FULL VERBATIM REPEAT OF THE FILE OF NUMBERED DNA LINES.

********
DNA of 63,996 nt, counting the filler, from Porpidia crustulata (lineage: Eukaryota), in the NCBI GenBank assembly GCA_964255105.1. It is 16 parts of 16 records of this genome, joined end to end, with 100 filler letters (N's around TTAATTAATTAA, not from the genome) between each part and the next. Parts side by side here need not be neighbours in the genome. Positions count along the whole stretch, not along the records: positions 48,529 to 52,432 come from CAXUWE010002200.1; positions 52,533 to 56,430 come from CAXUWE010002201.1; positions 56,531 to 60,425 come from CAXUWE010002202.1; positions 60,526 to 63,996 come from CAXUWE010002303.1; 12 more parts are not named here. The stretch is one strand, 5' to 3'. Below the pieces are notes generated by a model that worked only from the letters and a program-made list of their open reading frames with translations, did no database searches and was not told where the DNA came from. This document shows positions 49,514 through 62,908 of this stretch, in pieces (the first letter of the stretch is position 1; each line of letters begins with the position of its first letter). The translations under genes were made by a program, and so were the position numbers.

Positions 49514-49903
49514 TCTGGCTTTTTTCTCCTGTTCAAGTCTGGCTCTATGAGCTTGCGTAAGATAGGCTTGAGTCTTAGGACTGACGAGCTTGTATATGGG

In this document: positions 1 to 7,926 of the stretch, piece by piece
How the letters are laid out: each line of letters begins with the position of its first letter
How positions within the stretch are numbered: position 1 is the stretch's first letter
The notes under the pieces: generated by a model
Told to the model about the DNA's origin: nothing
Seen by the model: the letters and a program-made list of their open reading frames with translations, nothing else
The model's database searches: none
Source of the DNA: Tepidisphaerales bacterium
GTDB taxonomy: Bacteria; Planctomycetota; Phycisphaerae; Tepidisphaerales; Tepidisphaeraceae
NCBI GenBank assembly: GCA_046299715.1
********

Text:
DNA of 63,996 nt, counting the filler, from Porpidia crustulata (lineage: Eukaryota), in the NCBI GenBank assembly GCA_964255105.1. It is 16 parts of 16 records of this genome, joined end to end, with 100 filler letters (N's around TTAATTAATTAA, not from the genome) between each part and the next. Parts side by side here need not be neighbours in the genome. Positions count along the whole stretch, not along the records: positions 48,529 to 52,432 come from CAXUWE010002200.1; positions 52,533 to 56,430 come from CAXUWE010002201.1; positions 56,531 to 60,425 come from CAXUWE010002202.1; positions 60,526 to 63,996 come from CAXUWE010002303.1; 12 more parts are not named here. The stretch is one strand, 5' to 3'. Below the pieces are notes generated by a model that worked only from the letters and a program-made list of their open reading frames with translations, did no database searches and was not told where the DNA came from. This document shows positions 49,514 through 62,908 of this stretch, in pieces (the first letter of the stretch is position 1; each line of letters begins with the position of its first letter). The translations under genes were made by a program, and so were the position numbers.

Positions 49514-49903
49514 TCTGGCTTTTTTCTCCTGTTCAAGTCTGGCTCTATGAGCTTGCGTAAGATAGGCTTGAGTCTTAGGACTGACGAGCTTGTATATGGG

In this document: positions 1 to 7,926 of the stretch, piece by piece
How the letters are laid out: each line of letters begins with the position of its first letter
How positions within the stretch are numbered: position 1 is the stretch's first letter
The notes under the pieces: generated by a model
Told to the model about the DNA's origin: nothing
Seen by the model: the letters and a program-made list of their open reading frames with translations, nothing else
The model's database searches: none
Source of the DNA: Tepidisphaerales bacterium
GTDB taxonomy: Bacteria; Planctomycetota; Phycisphaerae; Tepidisphaerales; Tepidisphaeraceae
NCBI GenBank assembly: GCA_046299715.1